Treasures of the Valley » Mike Lawler

Wild Times at CV’s Prohibition-era Speakeasy!

It’s well known that the Crescenta Valley was a hotbed of illegal alcohol production and consumption during Prohibition. It was close enough to LA and Hollywood to make for easy access, yet remote enough geographically with its many hidden canyons to make law enforcement problematic. The remains of stills and hidden rooms are still occasionally discovered in old homes here, and the tales of the infamous roadhouse in Whiting Woods are well known.

But here’s a new one, just discovered. For years now, we’ve heard rumors that Mountain Oaks, an abandoned resort in the Verdugo Mountains, had its beginnings as a speakeasy. But research into the name Mountain Oaks found nothing. Recently I came across a reference to “Verdugo Lodge.” I did some searching by that name and “bingo!” – we have our pre-Mountain Oaks speakeasy!

Mike Lawler is the former  president of the Historical Society of the Crescenta Valley and loves local history. Reach him at
Mike Lawler is the former
president of the Historical Society
of the Crescenta Valley and loves local history. Reach him at

Verdugo Lodge first appears in the early ‘30s as a dining and entertainment establishment “close to Hollywood” with a resort- like atmosphere – swimming, horse-back riding and trout fishing. A huge two-story lodge building offered live music, dancing and, if one reads between the lines, gambling and alcohol. Patrons were greeted at the door by proprietor “Smiling Tom” Mascot. Who knows how many big Hollywood stars visited? It was a classy place!

However, two old LA Times article betray its wilder side. The first, on New Year’s Eve of 1932, involved a B-list Hollywood actor, Matt Tormino. He and two other entertainers got into a heated argument with a “boisterous celebrant” (meaning drunk). A gun flashed, everyone panicked and fled into the darkness. Tormino was found passed out on the road by a sheriff, a bullet lodged in his hip. No one remembered a thing about the night, other than the gunman “was a big guy.”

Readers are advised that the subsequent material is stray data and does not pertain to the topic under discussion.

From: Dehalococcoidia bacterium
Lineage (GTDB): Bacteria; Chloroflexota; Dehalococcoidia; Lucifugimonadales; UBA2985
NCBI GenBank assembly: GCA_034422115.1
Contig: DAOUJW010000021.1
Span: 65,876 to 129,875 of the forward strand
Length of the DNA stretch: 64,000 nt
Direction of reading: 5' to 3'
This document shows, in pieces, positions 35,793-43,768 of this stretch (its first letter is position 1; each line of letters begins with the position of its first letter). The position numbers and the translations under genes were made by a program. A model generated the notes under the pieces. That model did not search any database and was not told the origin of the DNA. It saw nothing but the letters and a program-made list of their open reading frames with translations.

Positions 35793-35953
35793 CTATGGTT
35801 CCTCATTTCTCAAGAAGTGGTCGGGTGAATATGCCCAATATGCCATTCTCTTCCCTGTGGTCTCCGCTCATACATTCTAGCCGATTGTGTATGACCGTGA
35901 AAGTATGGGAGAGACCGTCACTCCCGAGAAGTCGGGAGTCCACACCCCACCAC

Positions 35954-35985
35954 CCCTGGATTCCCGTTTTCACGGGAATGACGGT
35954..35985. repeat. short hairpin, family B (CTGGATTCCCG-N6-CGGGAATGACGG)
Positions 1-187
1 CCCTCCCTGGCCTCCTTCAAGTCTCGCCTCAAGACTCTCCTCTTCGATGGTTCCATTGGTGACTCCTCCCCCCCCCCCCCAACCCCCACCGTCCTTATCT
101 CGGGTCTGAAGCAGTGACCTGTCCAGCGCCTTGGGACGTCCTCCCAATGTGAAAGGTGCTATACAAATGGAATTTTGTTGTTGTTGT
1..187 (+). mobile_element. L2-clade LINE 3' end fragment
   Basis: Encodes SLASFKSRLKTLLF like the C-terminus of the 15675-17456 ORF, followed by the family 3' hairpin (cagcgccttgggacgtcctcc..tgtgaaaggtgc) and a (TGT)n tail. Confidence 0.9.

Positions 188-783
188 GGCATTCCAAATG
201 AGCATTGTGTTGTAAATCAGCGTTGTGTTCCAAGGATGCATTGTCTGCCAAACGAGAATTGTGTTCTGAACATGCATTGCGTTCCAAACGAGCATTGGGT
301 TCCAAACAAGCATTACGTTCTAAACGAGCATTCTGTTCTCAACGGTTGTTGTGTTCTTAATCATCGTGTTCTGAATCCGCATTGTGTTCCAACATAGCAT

The best story happened in July 1933. The sheriff’s vice detail knew of the speakeasy’s existence, and they planned a big early-morning raid. The police squad broke through the front entrance to find a long mahogany bar crowded with patrons clamoring for alcohol next to a dance floor packed with gyrating dancers. Someone shouted “Raid!” and 500 fashionably dressed drunks piled out back doors and through windows. Upstairs where the roulette tables were located must have been even more chaotic as diving out the window would have meant a long drop. Screams and shouts echoed through the canyons as the lights went out and utter chaos reigned. The officers grabbed those in charge of the bar and the gambling operation while the orchestra packed up. The scattering patrons found their cars and hit the gas, many leaving hats, coats and money behind.

Arrested and booked was the manager for “conducting a gambling resort,” the bartender for serving alcohol, the guy running the gambling tables upstairs, and two brothers for “operating a dance hall after hours” (shocking!). Several cases of alcohol were seized along with a wide assortment of gambling paraphernalia. The police captain told the paper they “were surprised to find such an elaborate layout. It was one of the classiest places we have raided in some time, and was doing a good business, even at an early hour of the morning.”

Whether or not the speakeasy reopened is unknown, for the end of Prohibition was just a few months away, in January 1934. That effectively put the alcohol-oriented Verdugo Lodge out of business and in August 1934 we read of the auction of Verdugo Lodge’s contents – 125 chairs, 40 tables, a bar, a back bar, a novelty box (whatever that is!), a piano and lots of kitchen and dining room equipment.

It must have been soon after this that the Kadletz family bought the place and turned it into a more family-oriented resort. All the outdoor recreational facilities that the Verdugo Lodge had built were included with the sale of the lodge, now renamed Mountain Oaks.

For several decades the resort hosted weekend company picnics and school celebrations, and the once licentious lodge was the scene of school proms and civic events. In the ‘60s the resort operations ceased and the mountains have been reclaiming the abandoned resort/speakeasy ever since.